Temporary Export Ban Placed On Madeleine Vionnet Dresses

By Culture24 Staff | 26 January 2009
Photo of a white netted embroidered dress

Courtesy MLA

Culture Minister Barbara Follett has placed eleven Haute Couture dresses designed by the early 20th century couturier Madeleine Vionnet on a temporary export ban to give UK collections the chance to acquire them.

The dresses were purchased from Vionnet by a single British owner between 1929 and 1938 and are still in excellent condition.

They show the impressive range of Vionnet’s skill and qualities that made her ‘the designer’s designer’: precise cut, delicate construction and attention to finishing details.

The ruling to put back the decision until April 22 follows a recommendation by the Reviewing Committee of the Export of Works of Art and Objects of Cultural Interest. The committee commented that the dresses were of outstanding aesthetic importance and of outstanding significance for the study of the history of fashion.

Given a market value of £449,385.05, the period for a UK collection to acquire the dresses could be further extended until July 22 if a serious intention to raise funds to make a bid is expressed.

Photo of a white netted dress with a red ribbon around the waist

Courtesy MLA

Madeleine Vionnet worked for several Parisian fashion houses before establishing her own couture salon in 1912. Her dresses were worn by famous names including Marlene Dietrich and Katharine Hepburn.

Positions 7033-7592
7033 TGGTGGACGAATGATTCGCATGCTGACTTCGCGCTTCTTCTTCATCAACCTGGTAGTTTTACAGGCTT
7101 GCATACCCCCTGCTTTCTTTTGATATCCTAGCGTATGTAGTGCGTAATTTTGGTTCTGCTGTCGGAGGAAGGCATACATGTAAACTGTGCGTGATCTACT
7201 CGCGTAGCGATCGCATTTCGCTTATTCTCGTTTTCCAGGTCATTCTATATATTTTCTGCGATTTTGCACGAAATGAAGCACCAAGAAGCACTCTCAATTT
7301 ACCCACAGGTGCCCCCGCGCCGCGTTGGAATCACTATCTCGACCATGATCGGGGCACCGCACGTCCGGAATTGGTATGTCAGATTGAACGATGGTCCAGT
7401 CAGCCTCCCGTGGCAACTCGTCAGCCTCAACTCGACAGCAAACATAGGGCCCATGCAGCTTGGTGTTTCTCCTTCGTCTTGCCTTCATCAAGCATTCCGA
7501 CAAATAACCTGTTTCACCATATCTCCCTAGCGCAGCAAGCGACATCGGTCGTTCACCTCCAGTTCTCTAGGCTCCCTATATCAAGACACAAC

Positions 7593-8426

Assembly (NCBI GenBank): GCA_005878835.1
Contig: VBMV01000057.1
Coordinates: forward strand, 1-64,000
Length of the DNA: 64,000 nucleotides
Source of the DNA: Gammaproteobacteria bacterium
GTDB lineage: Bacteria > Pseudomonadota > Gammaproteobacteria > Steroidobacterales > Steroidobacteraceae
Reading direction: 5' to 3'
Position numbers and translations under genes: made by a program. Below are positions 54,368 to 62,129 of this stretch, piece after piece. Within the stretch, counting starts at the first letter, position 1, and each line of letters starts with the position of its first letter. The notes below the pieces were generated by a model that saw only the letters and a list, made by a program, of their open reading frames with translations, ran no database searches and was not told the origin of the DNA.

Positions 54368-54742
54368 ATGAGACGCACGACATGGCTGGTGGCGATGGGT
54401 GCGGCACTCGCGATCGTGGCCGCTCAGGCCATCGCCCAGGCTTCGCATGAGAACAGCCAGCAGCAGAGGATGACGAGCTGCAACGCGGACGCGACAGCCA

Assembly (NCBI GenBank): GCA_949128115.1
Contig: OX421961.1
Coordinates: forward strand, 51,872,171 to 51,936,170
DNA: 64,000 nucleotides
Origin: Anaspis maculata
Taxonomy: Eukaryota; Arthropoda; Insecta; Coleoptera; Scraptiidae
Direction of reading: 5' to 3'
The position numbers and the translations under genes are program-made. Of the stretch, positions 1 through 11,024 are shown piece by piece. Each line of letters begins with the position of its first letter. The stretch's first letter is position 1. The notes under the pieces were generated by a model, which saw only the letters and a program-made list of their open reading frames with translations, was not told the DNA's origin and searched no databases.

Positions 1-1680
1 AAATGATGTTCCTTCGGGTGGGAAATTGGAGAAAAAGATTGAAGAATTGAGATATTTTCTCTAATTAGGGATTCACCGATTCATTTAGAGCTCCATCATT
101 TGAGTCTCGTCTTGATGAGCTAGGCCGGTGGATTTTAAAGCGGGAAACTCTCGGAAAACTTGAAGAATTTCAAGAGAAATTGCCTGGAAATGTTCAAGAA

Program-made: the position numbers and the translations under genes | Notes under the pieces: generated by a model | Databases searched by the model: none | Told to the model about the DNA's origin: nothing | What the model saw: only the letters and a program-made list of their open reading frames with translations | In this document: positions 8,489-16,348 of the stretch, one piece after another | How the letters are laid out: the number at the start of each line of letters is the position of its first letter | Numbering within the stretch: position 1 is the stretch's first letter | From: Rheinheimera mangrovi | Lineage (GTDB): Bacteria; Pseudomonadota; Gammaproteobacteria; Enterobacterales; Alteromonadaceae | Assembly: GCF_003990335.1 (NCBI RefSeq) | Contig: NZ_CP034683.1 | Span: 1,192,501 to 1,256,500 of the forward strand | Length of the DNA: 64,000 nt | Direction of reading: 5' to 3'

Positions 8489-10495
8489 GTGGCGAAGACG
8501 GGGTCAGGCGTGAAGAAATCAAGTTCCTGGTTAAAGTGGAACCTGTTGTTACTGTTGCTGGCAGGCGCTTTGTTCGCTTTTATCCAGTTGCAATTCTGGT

Vionnet is credited with inventing the biased cut that allowed the fabric to cling to and move with the female form and in 1925 British Vogue wrote: “The genius of Vionnet is expressed in the complicated cut of her gowns and the simplicity of their lines.”

Many of today’s designers have paid tribute to Vionnet’s contribution to fashion design including Ossie Clarke, Issey Miyake and John Galliano who were all influenced by her techniques.

Pamela Robertson, Reviewing Committee member said: “Madeleine Vionnet is not well known in the UK and is under represented in our public collections. As well as being beautiful objects with great public appeal, these dresses form a highly important research collection for students of fashion and social history.”

Anyone interested in making an offer to purchase the dresses should contact the owner's agent through: The Secretary, The Reviewing Committee on the Export of Works of Art and Objects of Cultural Interest, Museums, Libraries and Archives Council, Wellcome Wolfson Building, 165 Queen's Gate, South Kensington, London SW7 5HD or telephone 020 7273 8270.

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